Expect the CH level to rise.

Check the hardness of the fill water.

Dilute the pool as needed. Never exceed more than 50% at a time. If you have a high water table, don't exceed dropping more than 25% unless you have a dry well/sump and can pull any water out from behind the shell.

Try to get the CH level under 300 ppm. Target the CSI to be slightly negative and scale can't form. Recoonect the heater once the pool is rebalanced.

Scott
 

nomad26

LifeTime Supporter
Sep 2, 2012
55
Re: White scale in fibreglass pool

PoolGuyNJ said:
When a F/G shell is limed up (calcium scale) like the one in the picture, it didn't get that way quickly and nor will the cure. It formed because calcium got in the pool and CSI was positive for a lengthy period of time.

If you have a heater, its best to take it out of the water loop.

Drop the pH to about a 5 or so and run it (no swimming!). This will slowly dissolve the calcium that coated the shell over a period of days. Normal pump run times are used.

Expect the CH level to rise.

Check the hardness of the fill water.

Dilute the pool as needed. Never exceed more than 50% at a time. If you have a high water table, don't exceed dropping more than 25% unless you have a dry well/sump and can pull any water out from behind the shell.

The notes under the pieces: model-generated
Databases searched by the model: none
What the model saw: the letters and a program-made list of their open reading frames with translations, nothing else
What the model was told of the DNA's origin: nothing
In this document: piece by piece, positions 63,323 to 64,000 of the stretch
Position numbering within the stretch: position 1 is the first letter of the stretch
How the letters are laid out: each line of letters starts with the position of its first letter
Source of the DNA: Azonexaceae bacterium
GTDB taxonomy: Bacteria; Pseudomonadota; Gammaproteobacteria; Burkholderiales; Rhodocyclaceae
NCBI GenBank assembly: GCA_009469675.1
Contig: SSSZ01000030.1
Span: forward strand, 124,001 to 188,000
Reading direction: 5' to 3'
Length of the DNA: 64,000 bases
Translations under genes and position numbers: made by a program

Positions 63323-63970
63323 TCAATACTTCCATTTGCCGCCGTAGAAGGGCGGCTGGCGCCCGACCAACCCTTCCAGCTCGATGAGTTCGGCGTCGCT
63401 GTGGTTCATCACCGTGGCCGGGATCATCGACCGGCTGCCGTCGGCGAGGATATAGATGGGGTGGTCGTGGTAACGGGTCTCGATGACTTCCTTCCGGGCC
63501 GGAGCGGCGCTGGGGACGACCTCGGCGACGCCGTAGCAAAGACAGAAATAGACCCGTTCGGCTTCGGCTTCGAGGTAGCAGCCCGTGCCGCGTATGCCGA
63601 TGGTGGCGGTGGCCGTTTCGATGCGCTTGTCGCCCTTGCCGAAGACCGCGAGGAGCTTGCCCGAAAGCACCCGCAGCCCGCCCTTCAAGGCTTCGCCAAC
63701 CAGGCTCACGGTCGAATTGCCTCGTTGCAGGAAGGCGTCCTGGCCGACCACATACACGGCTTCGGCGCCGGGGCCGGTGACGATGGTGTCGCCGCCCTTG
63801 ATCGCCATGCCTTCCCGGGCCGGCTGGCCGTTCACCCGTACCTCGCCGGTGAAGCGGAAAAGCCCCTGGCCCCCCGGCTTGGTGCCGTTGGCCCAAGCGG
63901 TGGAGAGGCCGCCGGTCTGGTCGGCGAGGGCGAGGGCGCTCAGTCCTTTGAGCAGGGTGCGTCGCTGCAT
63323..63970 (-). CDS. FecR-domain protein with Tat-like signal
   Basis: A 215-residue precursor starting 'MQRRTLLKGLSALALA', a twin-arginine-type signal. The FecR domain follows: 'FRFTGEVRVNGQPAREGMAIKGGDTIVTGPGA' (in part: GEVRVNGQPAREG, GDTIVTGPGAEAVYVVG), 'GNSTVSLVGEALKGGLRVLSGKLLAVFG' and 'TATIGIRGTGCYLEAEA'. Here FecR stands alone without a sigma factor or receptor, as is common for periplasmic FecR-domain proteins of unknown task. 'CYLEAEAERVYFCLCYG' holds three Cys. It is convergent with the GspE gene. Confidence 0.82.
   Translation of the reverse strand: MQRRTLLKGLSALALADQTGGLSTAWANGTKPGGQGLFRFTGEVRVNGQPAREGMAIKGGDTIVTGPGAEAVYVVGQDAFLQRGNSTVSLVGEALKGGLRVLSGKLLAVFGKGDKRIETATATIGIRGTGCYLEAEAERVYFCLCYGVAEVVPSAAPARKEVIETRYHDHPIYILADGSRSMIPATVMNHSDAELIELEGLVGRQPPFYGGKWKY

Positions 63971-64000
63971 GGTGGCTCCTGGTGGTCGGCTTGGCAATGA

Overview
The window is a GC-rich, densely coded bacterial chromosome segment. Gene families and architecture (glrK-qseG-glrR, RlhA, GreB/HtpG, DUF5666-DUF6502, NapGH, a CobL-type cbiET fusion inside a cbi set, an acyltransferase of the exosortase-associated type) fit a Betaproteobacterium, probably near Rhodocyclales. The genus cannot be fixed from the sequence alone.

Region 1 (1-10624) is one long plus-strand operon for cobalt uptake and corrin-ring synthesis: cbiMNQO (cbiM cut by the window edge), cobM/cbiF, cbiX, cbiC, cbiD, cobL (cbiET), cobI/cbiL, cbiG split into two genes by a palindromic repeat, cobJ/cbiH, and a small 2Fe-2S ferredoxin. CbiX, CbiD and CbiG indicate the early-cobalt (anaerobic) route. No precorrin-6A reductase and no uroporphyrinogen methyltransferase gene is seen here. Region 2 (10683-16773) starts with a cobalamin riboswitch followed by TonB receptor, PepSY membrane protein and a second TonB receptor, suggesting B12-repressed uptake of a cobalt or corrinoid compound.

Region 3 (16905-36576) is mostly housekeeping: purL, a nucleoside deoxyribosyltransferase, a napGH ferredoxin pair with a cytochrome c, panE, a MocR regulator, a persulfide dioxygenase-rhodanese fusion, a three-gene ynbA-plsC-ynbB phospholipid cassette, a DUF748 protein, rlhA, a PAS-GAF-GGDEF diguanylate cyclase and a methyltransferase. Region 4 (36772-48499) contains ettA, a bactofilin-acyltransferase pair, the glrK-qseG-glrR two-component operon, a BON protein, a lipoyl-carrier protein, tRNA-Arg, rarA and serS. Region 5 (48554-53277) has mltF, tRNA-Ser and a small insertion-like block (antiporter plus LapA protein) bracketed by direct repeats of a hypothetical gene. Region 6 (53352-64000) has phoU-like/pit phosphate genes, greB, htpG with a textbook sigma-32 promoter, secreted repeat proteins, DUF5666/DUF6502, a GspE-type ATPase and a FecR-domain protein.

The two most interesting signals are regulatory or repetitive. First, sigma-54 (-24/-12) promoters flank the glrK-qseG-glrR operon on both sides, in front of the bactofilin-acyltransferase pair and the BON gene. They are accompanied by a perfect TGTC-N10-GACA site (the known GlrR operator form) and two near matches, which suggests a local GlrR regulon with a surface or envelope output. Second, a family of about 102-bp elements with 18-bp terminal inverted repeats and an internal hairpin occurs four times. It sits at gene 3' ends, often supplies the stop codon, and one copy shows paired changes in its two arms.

Try to get the CH level under 300 ppm. Target the CSI to be slightly negative and scale can't form. Recoonect the heater once the pool is rebalanced.

Scott
Ok this I can try with my limited skills.
I can bypass my heater.
Drop the PH to 5%.
Run the pump on normal times.
I should expect the Calcium hardness to rise.
And here is where you start to lose me.

Check the hardness of the fill water ? That one confuses me . Am I filling the pool with fresh water ?
I am confused with diluting the pool as needed never exceed more then 50 percent at a time ?

I do not have a dry well / sump, I would guess my water levels are low in my area. I live in California in a warm valley, for 5 to 6 months we do not have any rain, when we dug the hole for the pool the soil was very hard clay.
I understand getting the Calcium Hardness level under 300 ppm,
The CSI I need to read up on not sure what that is.
My understanding is I am dropping the ph down to 5 and by pass the heater and circulate the water the other parts after that I am not clear on what exactly you want me to do.
This sounds like it's going to work and I want to try it.
I just want to have a better understanding of your instructions.
Also keep in mind I am new to this and a bit slow.
I do appreciate your help
Looking forward to hearing back from you.
Mark
 

LauraJ

Gold Supporter
May 23, 2012
16
Tuscaloosa, AL
Re: White scale in fibreglass pool

Nomad26, I'll be interested in hearing about your results. I have a fiberglass pool with the exact same problem. I'm quite confident the maintenance is what caused the problem. Since I'd tried everything to get get the scale off, I'd kind of decided instead of a deposit, I'd somehow managed to bleach or etch the surface. Once swimming season is over for good, I might try Scott's process. However, I'm afraid of the damage I could do to everything other than the scale.
 

nomad26

LifeTime Supporter
Sep 2, 2012
55
Re: White scale in fibreglass pool

LauraJ I will let you know what happens with the process. I was thinking of trying it on my hot tub spill over that has the same scale build up on it,